Out-of-state teachers will have an easier time getting licensed in North Carolina.
The State Board of Education voted Thursday, April 4, to allow out-of-state teachers to become licensed in North Carolina if they have already passed a licensing test in their home states.
Now, North Carolina only accepts out-of-state teachers who have taken tests identical to those required in North Carolina. Out-of-state teachers who are fully licensed in their respective states, have three or more years of experience and meet SBE’s teaching requirements, or have National Board Certification, can receive a Professional Educator’s Continuing License. Elementary teachers from out-of-state are required to take additional mathematics and reading subtests.
Board members were initially worried the standards of other states weren’t at the same level as North Carolina. After months of reviewing licensing requirements and debating proposals, board members approved a recommendation from the Professional Educator Preparation and Standards Commission to allow passing scores from out-of-state teachers to count toward licensure in North Carolina.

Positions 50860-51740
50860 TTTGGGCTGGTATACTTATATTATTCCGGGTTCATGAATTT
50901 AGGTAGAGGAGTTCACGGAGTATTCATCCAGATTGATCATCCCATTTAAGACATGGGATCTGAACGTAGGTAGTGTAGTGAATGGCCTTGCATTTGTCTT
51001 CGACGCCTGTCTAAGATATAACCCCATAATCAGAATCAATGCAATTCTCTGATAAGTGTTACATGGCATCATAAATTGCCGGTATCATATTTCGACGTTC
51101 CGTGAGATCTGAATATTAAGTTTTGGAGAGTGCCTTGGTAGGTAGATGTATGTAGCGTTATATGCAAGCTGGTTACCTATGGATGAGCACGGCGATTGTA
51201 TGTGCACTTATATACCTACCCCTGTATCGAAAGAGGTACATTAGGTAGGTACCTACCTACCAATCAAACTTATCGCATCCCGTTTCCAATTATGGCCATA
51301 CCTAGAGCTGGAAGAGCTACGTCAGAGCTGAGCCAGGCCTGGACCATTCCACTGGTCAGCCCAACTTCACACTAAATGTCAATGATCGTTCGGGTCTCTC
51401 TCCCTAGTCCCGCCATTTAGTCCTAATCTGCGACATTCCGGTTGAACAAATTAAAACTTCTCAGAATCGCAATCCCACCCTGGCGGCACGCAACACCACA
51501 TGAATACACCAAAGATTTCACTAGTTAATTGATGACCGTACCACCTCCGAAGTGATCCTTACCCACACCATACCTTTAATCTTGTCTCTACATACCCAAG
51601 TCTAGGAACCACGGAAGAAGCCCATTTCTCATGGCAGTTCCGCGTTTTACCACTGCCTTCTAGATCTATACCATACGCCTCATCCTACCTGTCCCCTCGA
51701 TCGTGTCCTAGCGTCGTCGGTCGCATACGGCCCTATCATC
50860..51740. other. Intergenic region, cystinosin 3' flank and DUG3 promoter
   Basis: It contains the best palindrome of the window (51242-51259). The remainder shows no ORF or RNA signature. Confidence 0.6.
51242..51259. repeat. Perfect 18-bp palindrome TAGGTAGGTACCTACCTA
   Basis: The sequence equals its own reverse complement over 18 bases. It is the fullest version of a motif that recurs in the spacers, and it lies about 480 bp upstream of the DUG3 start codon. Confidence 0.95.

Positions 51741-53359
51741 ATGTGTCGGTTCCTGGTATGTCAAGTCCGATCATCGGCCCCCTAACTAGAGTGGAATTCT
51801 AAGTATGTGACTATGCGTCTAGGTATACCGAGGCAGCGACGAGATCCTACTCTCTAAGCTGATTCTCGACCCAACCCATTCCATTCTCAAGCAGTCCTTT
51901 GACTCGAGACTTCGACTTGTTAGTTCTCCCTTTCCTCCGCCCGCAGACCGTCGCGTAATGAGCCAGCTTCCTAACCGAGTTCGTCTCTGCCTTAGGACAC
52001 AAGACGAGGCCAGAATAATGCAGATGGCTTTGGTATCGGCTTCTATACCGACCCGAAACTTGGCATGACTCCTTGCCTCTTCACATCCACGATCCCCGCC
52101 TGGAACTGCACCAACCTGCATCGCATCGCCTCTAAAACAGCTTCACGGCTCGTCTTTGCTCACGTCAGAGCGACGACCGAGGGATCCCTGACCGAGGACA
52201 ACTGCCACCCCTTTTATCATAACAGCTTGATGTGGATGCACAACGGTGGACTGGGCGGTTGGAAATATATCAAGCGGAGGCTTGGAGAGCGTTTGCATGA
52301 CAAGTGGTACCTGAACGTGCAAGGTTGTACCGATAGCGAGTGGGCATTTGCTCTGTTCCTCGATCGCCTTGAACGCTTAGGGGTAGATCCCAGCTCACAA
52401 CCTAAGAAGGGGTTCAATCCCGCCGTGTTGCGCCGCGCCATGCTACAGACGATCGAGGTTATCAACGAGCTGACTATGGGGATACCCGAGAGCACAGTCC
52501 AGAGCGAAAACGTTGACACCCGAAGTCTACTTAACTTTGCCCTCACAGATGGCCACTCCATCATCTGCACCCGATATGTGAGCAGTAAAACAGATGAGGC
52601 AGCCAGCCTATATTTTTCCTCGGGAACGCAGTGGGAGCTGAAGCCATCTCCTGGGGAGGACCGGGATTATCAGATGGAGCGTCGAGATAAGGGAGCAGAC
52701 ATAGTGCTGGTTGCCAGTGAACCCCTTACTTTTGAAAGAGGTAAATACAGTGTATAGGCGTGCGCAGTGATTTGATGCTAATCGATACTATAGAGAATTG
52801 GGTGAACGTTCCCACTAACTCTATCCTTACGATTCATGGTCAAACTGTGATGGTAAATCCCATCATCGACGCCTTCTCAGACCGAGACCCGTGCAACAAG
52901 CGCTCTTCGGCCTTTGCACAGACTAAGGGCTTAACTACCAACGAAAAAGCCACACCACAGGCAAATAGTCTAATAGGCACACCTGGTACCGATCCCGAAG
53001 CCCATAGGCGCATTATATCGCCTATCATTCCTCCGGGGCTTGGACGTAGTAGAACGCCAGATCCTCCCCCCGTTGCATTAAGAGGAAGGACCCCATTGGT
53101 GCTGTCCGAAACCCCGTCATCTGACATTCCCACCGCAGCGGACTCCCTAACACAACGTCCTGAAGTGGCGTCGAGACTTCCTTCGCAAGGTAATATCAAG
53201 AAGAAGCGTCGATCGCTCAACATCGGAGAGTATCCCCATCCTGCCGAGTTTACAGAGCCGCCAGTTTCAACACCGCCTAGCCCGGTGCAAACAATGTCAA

The proposal would allow licensed out-of-state teachers with three or more years’ teaching experience to teach in North Carolina, as long as they earned at least a passing score on a licensing exam from their state. The passing score must meet or exceed the recommended passing score from the test developer — not from the state.
Terry Stoops, vice president of research and director of education studies, said the board made a smart move.
“As a growing state with an increasing demand for public school teachers, the rationale for imposing additional demands on these teachers was never sensible,” Stoops said.
In theory, Stoops said, the additional requirements imposed on out-of-state teachers served as quality control to the licensure process. But in practice they increased the cost of becoming a fully licensed teacher in North Carolina.
“North Carolina policymakers and elected officials should continue to reduce barriers to work by evaluating, modifying, and even eliminating licensure and certification requirements that are unrelated to the preservation of public health or safety,” Stoops said.